Don’t risk reducing carcass value

A good injection technique will ensure valuable carcass cuts are not damaged and reduce the risks of injury to those involved in giving the injection and the animal itself.

When injections are performed poorly it often leads to an abscess or scar tissue, causing the most valuable cuts to be condemned.

Abscesses develop when an injection is administered incorrectly or with a dirty needle.

In some cases they can lead to the loss of the whole carcass, warns Alison Small, a specialist in Veterinary Public Health based in Bristol.

When meat inspectors find an abscess or active inflammation consistent with an injection having been given, they may recommend investigation for residues of vet medicines,” she says.

“This is expensive and often by the time the investigation is complete the carcass is so old it cannot be used for meat.

So, even when it is found to be safe from a medicines point of view, it is disposed of at the expense of the producer.”

Oriel Jones’ abattoir in Llanybydder slaughters 28,000 lambs a week and although there have been significant reductions in levels of condemned carcasses in recent years, the problem still occurs.

“Some abscesses or growths can be cut off, but sometimes you can lose a whole leg and that really reduces the price,” says managing director Paul Edwards.
“As the retail and export markets account for a big proportion of our business, we are unable to sell a carcass when part of it is missing.

They have to go for cutting.”

Older animals including cull ewes, cows, sows and boars show more incidences of abscesses and injection scars than young, slaughter-generation animals.

A major cause of scarring in cattle is copper supplementation.

Small abscesses are often found behind the shoulder.

“This is where the irritant copper injection has entered the grazed muscle, rather than being administered truly subcutaneously,” says Miss Small.

So how can farmers minimise risk of tissue damage?

Vet Steve Borsberry regards adequate restraint as a key factor.

“In my opinion, you shouldn’t inject adult dairy cows in the parlour.

“When they are climbing up from the pit it is easy to get wrong.

A crush or a race should be used.”

This is as much for the safety of the farmer as the animal, suggests Mr Borsberry, of the 608 Vet Group, Solihull.

“When a farmer injects himself with an oil-based vaccine it’s not a case of visiting an accident and emergency department, but going straight to a consultant surgeon,” he says.

“It can cause intense vascular spasm which can result in the loss of a digit.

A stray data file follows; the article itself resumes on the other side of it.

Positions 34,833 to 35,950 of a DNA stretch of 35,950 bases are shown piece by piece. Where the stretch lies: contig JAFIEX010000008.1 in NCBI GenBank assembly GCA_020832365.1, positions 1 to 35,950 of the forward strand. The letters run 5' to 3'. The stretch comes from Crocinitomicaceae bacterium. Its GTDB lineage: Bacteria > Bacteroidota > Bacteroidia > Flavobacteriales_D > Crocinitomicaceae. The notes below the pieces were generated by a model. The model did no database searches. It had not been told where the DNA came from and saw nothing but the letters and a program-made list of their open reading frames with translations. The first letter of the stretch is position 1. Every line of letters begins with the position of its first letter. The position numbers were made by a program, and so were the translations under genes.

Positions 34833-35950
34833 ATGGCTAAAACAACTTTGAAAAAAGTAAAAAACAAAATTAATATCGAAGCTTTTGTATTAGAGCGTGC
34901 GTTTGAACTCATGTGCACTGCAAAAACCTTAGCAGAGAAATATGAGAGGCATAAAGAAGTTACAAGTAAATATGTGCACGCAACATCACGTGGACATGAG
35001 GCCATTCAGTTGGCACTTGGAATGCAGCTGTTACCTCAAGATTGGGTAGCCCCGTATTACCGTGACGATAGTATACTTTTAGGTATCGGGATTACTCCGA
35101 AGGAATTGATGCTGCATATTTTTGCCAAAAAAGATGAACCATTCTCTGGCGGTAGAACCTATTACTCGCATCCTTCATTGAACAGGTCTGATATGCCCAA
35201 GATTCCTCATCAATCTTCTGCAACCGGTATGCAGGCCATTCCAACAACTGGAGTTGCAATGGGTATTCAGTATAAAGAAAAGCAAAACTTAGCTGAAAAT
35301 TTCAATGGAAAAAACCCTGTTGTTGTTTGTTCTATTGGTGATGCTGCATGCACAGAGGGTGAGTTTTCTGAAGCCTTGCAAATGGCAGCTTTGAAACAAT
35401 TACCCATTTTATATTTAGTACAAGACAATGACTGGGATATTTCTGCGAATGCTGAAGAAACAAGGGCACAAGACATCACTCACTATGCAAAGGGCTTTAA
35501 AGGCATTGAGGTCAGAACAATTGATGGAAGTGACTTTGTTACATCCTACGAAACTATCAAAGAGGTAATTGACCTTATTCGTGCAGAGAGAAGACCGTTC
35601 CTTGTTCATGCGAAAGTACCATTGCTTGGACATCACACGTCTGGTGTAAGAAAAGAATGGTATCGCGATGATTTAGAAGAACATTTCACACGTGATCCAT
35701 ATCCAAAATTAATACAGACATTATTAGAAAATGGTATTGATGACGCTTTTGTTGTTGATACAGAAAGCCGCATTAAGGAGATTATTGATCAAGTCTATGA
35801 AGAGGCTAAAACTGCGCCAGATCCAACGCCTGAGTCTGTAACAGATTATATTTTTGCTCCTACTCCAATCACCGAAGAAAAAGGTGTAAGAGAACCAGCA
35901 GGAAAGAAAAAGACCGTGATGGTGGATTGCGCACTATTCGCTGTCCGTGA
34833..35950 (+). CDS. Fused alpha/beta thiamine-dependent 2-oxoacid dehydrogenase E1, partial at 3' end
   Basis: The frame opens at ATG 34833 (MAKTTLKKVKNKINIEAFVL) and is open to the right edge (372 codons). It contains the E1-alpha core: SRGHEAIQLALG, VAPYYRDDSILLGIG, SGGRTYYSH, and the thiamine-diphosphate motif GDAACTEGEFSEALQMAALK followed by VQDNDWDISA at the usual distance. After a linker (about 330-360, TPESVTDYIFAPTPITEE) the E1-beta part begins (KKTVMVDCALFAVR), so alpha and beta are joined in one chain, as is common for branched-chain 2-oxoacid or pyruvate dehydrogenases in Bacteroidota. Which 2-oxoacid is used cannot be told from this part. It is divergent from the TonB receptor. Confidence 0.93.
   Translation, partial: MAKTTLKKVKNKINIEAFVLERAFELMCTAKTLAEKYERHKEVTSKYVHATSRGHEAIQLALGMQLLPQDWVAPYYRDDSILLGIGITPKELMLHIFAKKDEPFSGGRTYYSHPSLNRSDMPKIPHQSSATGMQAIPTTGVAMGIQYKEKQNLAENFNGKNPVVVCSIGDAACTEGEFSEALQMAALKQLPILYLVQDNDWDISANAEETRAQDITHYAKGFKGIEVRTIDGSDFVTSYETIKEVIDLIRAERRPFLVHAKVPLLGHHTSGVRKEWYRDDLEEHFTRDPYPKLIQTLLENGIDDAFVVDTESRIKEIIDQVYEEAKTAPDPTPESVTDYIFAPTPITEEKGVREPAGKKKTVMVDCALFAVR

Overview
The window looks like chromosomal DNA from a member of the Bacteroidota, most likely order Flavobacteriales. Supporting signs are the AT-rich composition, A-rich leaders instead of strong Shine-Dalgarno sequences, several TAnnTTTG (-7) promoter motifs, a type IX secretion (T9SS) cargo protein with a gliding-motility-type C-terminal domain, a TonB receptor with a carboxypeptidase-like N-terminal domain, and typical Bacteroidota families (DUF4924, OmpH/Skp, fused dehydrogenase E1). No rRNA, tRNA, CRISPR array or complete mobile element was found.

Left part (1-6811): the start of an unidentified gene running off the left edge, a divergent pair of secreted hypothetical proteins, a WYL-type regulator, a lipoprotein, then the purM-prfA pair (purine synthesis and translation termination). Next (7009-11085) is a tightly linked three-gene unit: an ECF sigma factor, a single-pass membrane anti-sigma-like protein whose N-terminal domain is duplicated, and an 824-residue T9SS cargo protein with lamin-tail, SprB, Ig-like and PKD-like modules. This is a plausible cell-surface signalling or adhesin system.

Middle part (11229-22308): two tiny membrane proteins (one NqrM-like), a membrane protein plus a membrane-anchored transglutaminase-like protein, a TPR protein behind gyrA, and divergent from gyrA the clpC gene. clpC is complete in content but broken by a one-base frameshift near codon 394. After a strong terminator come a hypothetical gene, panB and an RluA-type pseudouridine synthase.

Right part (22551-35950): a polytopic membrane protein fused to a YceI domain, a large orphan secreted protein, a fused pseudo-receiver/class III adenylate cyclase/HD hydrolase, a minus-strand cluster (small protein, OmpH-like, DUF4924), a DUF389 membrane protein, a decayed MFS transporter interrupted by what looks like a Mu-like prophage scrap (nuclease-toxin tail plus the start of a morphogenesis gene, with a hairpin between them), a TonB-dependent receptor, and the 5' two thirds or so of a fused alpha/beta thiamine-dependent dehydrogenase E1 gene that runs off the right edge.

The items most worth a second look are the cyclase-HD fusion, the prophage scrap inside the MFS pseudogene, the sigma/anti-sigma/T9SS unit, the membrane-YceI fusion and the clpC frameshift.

Prompt surgery is necessary to flush out the tendon sheaths.”

Sterile needles are also essential, he stresses.

Needles should never be re-used because this increases the risk of infection and, as the needle becomes blunt, it can damage tissue giving rise to abscesses.

A dirty needle, or a clean needle passing through dirty skin, can bring infection into the injection site.

This infection attacks the body cells, killing them faster than the macrophages — specialist clean-up cells — can clean them up.

Equally, a large volume of medicine can also result in abscesses because it causes pressure inside the tissue and kills body cells.

When too many are killed, the body can’t cope and an abscess forms.

Fresh needles should be stored in a locked cupboard and used needles kept in a special “sharps” container which can be supplied by a vet.


Subcutaneous injections should be applied behind the shoulder of cattle and sheep.

This area is recommended because there is no likelihood of pressure necrosis, which leads to abscess formation.

A flap of skin on the neck could be pulled up, but is more difficult to access, particularly with cattle in a crush, says Miss Small.

The nature of this injection means it must be applied under the skin.

For intramuscular injections, Miss Small recommends the muscle of the neck.

“Turn the head away from the handler, so muscle can be felt on the curve of the neck, and inject deep into it.

“Aim for about midway between the crest and the bottom of the neck, about half-way along the neck.

“When you aim too low, where the neck folds around the windpipe, there is a risk of injecting into the vein which could kill the animal or damage important nerves.”

Although the rump is a good accessible area to inject, injecting here leads to scarring and possible abscess formation, spoiling a valuable cut of meat.


Never try to inject into the bone, or right next to the bone, warns Miss Small, as this can cause severe tissue damage.

Also, the medicine will not be so readily absorbed.

“Vets sometimes inject anaesthetic into the gaps between the vertebrae, before doing abdominal surgery, but never think of copying that site,” she says.

“There are many important nerves near the spine and the sirloin is the most valuable cut of meat.”

Only people with specific training should inject into the main body of an animal.


For pigs, the hind leg area is best avoided because this is where the most valuable cuts of meat are.

The neck is the ideal area, but it is important to properly restrain the animal because there is a possibility of a needle breaking off in the neck.

This not only risks an abscess forming but the presence of a needle in the meat may not be noticed until the meat is prepared for retail sale.

“The needle may also work its way out of the pig and fall onto the floor, then sick into the foot of another pig or a stockman, causing a nasty injury.”